Emirates has used a version of KIS for several years, although previous versions were tied to a laptop that the the company brought on board, and asked its pursers, the crew managers, to tote around.

The problem was that each flight doesn’t use the same crew; staff shuttles about depending upon their flight readiness as well as the languages each crew member speaks. Years ago, a flight to Japan may have had only one Japanese-language speaker aboard. Now, with the knowledge of the passengers’ nationalities, Emirates can place a French-language speaker as a crew member near a block of passengers flying from Paris to the Middle East. Emirates’ staff represents 130 nationalities.

And it’s even more complicated: according to Sarah Boyd, the purser aboard our flight, she often doesn’t know which crew members will be joining her until a few hours before takes off. In some cases, crew members may not have worked with each other before. Matching names to faces is the first step in building a cohesive team.

Putting the app on a tablet given to pursers makes it much easier to use. “So when I attend my briefing, I can see the nationalities of all the crew, and the postions they work in... and then see all the customers, and where they’re from,” Boyd said. “And then I can use this information to assign the crews. Sometimes it’s challenging to remmeber all the faces with the names, so this is a really nice feature.”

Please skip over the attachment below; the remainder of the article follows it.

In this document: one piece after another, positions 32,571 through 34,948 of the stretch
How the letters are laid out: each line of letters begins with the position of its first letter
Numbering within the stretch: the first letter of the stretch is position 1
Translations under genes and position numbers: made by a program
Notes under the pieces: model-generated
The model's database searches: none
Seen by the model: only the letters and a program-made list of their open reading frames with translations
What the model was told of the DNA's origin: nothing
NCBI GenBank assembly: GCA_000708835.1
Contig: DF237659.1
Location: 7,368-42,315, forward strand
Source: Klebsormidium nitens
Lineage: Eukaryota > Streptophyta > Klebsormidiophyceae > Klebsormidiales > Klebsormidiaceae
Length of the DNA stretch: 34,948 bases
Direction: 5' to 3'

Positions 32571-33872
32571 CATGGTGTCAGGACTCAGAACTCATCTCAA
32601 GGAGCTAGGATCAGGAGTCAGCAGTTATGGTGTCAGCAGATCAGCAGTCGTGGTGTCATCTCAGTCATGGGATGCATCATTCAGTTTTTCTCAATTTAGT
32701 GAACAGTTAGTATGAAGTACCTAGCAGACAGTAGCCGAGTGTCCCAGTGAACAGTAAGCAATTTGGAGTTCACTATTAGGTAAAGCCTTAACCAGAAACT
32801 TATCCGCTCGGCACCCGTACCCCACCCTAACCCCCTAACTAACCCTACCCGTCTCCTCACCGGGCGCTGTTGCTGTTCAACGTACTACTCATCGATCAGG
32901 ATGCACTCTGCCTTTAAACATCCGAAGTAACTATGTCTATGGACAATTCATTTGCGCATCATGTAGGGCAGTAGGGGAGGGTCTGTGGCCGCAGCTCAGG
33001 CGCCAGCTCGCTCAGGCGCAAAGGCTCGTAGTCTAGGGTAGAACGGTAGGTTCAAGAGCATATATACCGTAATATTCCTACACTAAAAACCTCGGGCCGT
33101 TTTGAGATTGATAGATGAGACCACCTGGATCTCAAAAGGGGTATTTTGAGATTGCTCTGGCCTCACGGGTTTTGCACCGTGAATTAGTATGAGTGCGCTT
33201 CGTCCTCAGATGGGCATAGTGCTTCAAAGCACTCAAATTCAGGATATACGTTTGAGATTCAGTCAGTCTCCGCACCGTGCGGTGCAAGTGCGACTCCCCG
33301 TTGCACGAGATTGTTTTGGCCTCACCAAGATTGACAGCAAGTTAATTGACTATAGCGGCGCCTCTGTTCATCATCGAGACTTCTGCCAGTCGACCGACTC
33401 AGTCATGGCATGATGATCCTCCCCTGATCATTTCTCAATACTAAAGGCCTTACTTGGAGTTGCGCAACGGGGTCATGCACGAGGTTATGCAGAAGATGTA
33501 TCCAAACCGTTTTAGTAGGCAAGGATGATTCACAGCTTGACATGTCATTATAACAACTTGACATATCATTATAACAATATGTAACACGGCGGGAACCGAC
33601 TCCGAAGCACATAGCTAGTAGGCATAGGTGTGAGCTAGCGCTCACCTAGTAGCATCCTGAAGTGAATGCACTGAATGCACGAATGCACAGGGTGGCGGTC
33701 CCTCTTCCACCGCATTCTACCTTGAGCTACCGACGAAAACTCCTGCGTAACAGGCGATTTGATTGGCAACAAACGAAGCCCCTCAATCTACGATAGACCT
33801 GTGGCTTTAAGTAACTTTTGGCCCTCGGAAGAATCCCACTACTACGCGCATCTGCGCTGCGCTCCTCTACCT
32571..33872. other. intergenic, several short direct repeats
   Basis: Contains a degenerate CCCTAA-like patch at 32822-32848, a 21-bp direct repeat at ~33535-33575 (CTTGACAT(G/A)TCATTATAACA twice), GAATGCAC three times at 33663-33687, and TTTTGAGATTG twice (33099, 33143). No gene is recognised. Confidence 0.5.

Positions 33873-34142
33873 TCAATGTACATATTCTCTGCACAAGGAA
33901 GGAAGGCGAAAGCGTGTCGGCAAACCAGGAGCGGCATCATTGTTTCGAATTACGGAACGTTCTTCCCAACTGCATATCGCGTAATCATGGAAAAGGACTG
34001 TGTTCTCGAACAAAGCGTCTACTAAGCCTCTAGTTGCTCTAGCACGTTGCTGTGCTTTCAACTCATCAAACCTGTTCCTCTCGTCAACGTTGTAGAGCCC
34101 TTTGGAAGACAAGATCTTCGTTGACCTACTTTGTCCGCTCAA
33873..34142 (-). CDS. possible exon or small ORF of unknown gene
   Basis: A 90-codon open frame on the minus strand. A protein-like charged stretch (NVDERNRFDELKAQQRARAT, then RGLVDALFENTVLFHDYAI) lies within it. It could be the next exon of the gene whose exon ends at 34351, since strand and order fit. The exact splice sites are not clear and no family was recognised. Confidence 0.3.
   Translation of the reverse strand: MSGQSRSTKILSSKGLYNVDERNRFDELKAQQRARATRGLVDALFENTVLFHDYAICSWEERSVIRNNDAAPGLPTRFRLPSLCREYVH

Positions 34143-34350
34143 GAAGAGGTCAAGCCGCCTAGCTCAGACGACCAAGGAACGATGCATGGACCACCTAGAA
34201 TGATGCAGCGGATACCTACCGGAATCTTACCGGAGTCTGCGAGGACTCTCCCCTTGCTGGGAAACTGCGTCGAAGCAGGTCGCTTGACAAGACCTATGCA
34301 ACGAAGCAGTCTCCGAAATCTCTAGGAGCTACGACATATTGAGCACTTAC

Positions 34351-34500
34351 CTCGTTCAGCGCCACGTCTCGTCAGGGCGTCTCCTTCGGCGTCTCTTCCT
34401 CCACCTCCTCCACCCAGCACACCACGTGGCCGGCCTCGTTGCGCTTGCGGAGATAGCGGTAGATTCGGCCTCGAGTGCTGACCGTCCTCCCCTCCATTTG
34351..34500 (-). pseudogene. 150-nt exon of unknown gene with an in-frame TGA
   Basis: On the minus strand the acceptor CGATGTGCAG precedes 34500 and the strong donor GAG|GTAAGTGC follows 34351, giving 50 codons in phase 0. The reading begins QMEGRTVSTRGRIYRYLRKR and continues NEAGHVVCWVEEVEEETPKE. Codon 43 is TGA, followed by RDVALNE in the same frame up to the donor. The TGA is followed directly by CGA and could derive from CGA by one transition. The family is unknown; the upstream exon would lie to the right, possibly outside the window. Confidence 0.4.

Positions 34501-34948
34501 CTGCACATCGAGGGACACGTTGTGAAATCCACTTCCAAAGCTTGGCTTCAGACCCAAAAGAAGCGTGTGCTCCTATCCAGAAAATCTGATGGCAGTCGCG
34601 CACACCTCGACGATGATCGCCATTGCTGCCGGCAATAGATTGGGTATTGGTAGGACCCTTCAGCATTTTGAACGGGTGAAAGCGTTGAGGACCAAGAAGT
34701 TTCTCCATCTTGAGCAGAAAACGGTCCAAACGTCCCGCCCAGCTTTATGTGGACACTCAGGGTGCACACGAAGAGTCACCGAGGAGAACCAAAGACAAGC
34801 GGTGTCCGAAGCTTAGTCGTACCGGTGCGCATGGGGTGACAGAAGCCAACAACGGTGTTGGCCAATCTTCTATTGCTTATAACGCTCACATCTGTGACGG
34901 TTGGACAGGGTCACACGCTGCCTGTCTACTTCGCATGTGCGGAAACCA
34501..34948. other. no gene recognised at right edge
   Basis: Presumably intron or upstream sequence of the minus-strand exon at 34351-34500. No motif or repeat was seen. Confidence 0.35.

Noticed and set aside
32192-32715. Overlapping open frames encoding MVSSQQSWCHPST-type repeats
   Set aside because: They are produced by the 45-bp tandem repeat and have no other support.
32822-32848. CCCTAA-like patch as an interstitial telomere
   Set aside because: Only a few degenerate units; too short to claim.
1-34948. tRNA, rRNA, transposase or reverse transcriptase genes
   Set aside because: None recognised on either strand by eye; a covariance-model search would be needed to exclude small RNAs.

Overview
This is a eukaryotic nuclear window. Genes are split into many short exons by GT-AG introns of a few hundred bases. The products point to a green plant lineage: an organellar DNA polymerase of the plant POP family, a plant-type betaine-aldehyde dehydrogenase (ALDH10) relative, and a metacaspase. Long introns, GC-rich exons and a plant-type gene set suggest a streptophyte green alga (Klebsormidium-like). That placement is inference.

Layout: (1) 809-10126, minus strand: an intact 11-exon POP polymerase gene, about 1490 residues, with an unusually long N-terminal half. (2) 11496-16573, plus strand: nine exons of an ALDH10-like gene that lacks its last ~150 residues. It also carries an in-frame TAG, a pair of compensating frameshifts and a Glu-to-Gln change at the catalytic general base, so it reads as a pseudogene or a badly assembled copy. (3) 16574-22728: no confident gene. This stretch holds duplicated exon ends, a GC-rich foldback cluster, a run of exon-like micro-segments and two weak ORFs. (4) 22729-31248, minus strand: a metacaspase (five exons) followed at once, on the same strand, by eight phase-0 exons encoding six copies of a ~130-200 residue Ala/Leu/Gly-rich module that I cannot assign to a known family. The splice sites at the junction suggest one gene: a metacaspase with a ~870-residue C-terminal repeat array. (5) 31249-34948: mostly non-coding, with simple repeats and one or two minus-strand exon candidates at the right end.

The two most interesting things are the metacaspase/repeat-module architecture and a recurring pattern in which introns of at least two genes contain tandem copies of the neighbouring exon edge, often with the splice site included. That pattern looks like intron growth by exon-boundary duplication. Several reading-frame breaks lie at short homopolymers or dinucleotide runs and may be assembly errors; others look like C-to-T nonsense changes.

"It’s much more convenient than carrying a laptop around, and it looks more elegant, too. It definitely makes our life easier,” Boyd concluded.“

To date, the Emirates KIS versions have used Windows XP, said Patrick Brannelly, vice president of corporate communications, product, publishing, and events. Brannelly described the app and the Windows 8 OS as much more intuitive than previous versions. “You have to imagine that many of the crew, when they join Emirates, are not particularly computer-literate,” he said.

So is the new app running on a Microsoft Surface?

Nope.

Emirates will be the first global customer of the HP ElitePad 900, a new, 1.5-pound, Windows 8 business tablet that can be fitted with several “jackets,” or docking cases, that will maintain the tablet form factor but also add capabilities such as additional battery life, to a total of 18 hours; additional I/O ports; or audio connectivity. (See HP's New ElitePad Business Tablet Is All About The Accessories.)

Although Emirates has signed on with the ElitePad 900 for now, that doesn’t preclude Emirates from using a smaller tablet in the future, or even a Windows Phone. “The beauty of this is that we’re launching with a tablet, and it’s launching on a sort of bring your own device sort of platform,” Brannelly said.